Bouncing And Bouncing And Bouncing 🤾🏽♂️
Some scientific observations from midair...
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When you enter a trampoline park, they give you these bright green socks with gooey rubber treads on the bottom so your feet stick to the floor and you won’t slip and pull a muscle or fall on a child. Each step makes this “skshhhh skshhhh” noise as the socks stick and unstick from the floor, adding an undercurrent of TV static to the soundscape of mostly children screaming.
When the timer starts and the usher shepherds us up the ramp, we sprint across this grid of one-person trampoline squares. People (again, children) hop from square to square, some of them running across a whole stretch of them, others (me) taking their time, making tall McDonald’s “M” arches between squares. We try out every move. Jumping high, jumping low, crossing squares diagonally, bouncing into a sitting position, bouncing out of a sitting position. Every lifestyle is welcome on the trampoline.
Bouncing brings the best out of us. Especially the children. I’m happily jumping up and down on my own grid, enjoying the thrill of the bounce, but then I turn, and I see this chubby little boy doing a series of front flips in his trampoline grid, one after another after another, just spinning around in the air like an antsy video game character, or like a particularly hypnotizing bowling ball, just rotating forward, backward, and even diagonally, until eventually, having blessed us with his personal physics demonstration, he stops and bounces to a new square, and everyone around him blinks themselves back to real life, waking up and looking around like a concert just ended and realizing that there were at least seven other people staring at this child with them. As I come back to my senses, I attempt to front flip like this boy, but mostly just land on my ass, which already feels undignified, but doubly so because I bounce half a foot upon landing and my neck does a little bobblehead thing.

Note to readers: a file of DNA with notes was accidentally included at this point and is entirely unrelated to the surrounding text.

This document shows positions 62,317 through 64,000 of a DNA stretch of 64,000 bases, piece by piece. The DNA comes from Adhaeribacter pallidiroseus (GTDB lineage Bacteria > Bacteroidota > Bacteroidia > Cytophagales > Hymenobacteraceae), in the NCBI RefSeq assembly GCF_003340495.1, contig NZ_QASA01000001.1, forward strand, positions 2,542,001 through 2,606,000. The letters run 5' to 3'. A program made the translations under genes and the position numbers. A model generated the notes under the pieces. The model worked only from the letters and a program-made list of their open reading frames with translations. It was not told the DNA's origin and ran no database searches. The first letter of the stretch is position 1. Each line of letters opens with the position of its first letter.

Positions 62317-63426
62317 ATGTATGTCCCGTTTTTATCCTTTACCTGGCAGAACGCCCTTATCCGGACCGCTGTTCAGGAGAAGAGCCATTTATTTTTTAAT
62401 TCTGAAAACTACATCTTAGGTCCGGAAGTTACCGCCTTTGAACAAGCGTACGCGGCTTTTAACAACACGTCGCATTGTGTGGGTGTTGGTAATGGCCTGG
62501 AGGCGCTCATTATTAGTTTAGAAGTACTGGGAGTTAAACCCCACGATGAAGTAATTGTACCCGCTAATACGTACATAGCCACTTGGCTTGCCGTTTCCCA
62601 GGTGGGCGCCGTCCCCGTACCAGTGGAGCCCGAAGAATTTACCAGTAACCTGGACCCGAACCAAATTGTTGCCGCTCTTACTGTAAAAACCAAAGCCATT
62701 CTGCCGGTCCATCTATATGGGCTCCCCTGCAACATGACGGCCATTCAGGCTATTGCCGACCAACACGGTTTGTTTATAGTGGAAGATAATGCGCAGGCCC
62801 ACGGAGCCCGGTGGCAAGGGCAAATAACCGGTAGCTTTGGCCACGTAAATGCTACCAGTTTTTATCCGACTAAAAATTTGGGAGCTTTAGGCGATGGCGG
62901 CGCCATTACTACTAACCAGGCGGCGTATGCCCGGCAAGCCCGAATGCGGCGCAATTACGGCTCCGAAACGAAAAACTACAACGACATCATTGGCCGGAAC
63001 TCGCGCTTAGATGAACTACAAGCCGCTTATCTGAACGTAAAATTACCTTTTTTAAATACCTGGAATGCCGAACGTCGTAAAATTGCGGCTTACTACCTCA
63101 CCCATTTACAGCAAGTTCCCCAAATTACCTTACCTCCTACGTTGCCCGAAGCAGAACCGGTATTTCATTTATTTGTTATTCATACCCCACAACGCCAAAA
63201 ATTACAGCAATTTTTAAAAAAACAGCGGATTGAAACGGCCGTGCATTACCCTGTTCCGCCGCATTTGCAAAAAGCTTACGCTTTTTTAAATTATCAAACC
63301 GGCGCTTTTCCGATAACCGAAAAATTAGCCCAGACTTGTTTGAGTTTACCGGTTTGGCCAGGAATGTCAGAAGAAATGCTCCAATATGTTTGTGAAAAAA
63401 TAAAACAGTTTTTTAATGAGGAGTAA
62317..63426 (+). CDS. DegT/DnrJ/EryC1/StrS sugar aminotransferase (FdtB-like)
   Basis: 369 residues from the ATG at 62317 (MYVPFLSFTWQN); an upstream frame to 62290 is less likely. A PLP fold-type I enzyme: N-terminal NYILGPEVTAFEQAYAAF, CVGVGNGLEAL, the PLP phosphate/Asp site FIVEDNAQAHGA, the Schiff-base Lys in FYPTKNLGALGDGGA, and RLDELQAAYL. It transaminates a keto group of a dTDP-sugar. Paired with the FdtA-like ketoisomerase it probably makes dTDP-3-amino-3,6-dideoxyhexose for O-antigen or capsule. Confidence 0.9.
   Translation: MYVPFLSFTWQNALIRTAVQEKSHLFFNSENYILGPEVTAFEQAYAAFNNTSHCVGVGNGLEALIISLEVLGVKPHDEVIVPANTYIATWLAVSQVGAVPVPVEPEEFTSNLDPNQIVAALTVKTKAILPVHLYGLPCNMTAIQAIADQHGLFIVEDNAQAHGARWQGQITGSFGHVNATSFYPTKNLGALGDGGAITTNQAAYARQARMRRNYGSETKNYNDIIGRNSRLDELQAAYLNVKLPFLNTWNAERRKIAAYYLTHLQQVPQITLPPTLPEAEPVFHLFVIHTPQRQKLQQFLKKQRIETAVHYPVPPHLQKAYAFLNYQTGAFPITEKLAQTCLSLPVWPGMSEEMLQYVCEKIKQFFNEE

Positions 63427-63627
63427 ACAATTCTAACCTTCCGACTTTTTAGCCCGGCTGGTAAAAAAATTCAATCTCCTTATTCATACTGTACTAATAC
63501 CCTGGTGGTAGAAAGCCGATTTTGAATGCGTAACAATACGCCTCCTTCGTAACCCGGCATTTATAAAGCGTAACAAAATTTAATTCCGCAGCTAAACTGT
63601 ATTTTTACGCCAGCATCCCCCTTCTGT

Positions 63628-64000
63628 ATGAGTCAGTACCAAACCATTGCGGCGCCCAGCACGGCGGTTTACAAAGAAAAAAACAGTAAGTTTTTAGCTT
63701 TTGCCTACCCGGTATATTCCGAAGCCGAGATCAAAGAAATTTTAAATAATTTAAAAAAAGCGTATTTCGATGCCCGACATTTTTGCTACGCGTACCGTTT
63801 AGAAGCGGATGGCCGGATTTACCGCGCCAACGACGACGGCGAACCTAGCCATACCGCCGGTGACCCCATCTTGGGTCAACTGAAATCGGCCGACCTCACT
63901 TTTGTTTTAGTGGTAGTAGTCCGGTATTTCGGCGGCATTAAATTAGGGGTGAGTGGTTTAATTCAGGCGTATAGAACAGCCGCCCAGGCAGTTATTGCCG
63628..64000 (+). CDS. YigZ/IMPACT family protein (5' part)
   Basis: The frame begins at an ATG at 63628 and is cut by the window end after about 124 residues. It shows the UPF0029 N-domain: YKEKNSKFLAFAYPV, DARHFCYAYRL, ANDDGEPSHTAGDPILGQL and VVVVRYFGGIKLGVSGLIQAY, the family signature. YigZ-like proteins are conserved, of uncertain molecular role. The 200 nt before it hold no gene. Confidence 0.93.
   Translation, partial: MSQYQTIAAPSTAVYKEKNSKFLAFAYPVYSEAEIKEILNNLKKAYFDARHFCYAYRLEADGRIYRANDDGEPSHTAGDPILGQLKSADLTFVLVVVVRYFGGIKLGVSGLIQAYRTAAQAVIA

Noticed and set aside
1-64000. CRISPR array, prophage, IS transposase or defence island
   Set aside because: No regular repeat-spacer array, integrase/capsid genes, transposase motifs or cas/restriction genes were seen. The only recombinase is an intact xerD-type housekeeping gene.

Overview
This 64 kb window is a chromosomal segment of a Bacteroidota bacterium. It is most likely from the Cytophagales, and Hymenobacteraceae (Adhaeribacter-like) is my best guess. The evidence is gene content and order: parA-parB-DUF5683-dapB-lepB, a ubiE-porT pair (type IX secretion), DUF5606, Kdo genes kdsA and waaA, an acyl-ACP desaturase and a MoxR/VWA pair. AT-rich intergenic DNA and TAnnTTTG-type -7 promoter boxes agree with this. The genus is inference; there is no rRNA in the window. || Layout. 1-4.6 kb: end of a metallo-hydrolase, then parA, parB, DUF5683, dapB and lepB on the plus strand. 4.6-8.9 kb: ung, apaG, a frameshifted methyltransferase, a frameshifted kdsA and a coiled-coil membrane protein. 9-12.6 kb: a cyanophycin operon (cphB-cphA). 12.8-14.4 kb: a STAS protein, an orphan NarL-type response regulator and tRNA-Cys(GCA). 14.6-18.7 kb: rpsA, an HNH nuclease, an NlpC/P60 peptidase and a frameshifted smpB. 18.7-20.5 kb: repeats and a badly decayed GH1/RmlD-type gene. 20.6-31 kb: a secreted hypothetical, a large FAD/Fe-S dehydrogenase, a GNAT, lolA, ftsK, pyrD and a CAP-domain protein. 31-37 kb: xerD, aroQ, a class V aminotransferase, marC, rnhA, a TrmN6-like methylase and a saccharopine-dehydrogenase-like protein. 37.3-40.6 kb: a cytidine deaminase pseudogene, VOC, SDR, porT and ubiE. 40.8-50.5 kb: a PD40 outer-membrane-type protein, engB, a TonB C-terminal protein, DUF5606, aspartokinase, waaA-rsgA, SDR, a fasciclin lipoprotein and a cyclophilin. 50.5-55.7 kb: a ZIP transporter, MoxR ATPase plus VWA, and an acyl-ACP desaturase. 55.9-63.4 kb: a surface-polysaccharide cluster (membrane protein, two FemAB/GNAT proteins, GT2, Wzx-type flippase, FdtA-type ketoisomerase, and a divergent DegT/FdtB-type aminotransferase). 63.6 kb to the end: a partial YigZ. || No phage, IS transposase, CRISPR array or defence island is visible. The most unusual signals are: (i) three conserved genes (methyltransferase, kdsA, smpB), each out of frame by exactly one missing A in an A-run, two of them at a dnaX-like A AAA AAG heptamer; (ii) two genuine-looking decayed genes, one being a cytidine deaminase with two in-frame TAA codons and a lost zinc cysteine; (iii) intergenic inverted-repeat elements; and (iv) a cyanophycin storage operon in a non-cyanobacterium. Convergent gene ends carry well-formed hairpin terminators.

Soon, I reclaim my dignity, though. There’s an American Ninja Warrior-type obstacle course in the middle where you have to balance on a narrow beam, leap between hanging ropes, and climb sloped ladders to reach the end, and if you complete the whole thing unscathed, a man clad in camouflage will pull you aside as you pant for breath and enlist you in the military on the spot. (I am proud to say that I completed one of the two courses and rejected the man’s offer.)
In one corner is one of those setups where you and another challenger stand atop a narrow ledge and beat each other to near death with giant padded q-tip things. After ramming my friend’s leg with my weapon, a small boy approaches. A new challenger has arrived. He picks up the dropped q-tip and starts attacking without warning. It’s bigger than him; he’s flailing. I consider how I play this out—I’d rather not batter a child, even if his eyes are filled with bloodlust—but before I can take a dive and let him have his special trampoline park moment, he swings with such gusto that he loses control and falls into the foam pit.
Later, during a little intermission period, my friends and I skshhh skshhh our way upstairs and pound a couple boxes of trampoline park pizza. It is unbelievably adequate. Each slice is hollow. I feel like I’m eating air. Maybe the cashier just breathed into the dough. That’s okay, though. Air is great for high blood pressure.
After ripping through our meal, we head back and wind up in the dodgeball courts on either side. We split into teams and look each other in the eyes and, like all professional athletes do before a match, we deeply internalize that we are mortal enemies and nothing will change that until the end of this game. The child that I battled earlier with the q-tip thing joins my team. He likes us. He’s talking to us, planning strategy. You get on this side, I’ll get in the front, he says. Stuff like that. His future is bright.
But before I can dwell on the beauty of a child’s unlimited potential, a whistle is blown, and I’m leaping across trampoline grids towards the middle. We snatch dodgeballs and run/bounce to the back of our sides. It feels ridiculous, but my blood’s pumping. I’m throwing these foam balls at mach speed. People are getting smacked in the face. I can’t help myself. I catch a few balls, pass them to the little kid, who’s so small and hard to hit it’s unfair, and we run train on the other team. Balls are exchanged until just me and the kid remain. Our team wins. Sweat drips, we stop bouncing, game over.
On cue, the buzzer sounds, and our time’s up at the trampoline park. We use our t-shirts to soak up our face sweat. We take a bus to a train to another train to my apartment. Gravity feels foreign. The ground feels too hard. It’s kind of like getting off a treadmill after twenty minutes and feeling like the floor is moving forward with you. I shower and massage my sore back. My sore shoulders. My tense feet. It has been a day. I close my eyes at some point and open them the next morning. A savory soreness ripples through my back with each step. Hips are ridiculously tight.
I don’t know the kids do it.
Other Things Of Note
Question! I miss learning and being in a classroom with people, and I’m tired of the Internet. So now, I’m looking for any group, community, or school in/around NYC that offers in-person classes, lecture series, communities, readings, or other academic/intellectual events. (Preferably free/low cost.) Leave a comment or reply to the email if you know of anything!
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—Chuckry Vengadam (@churrthing)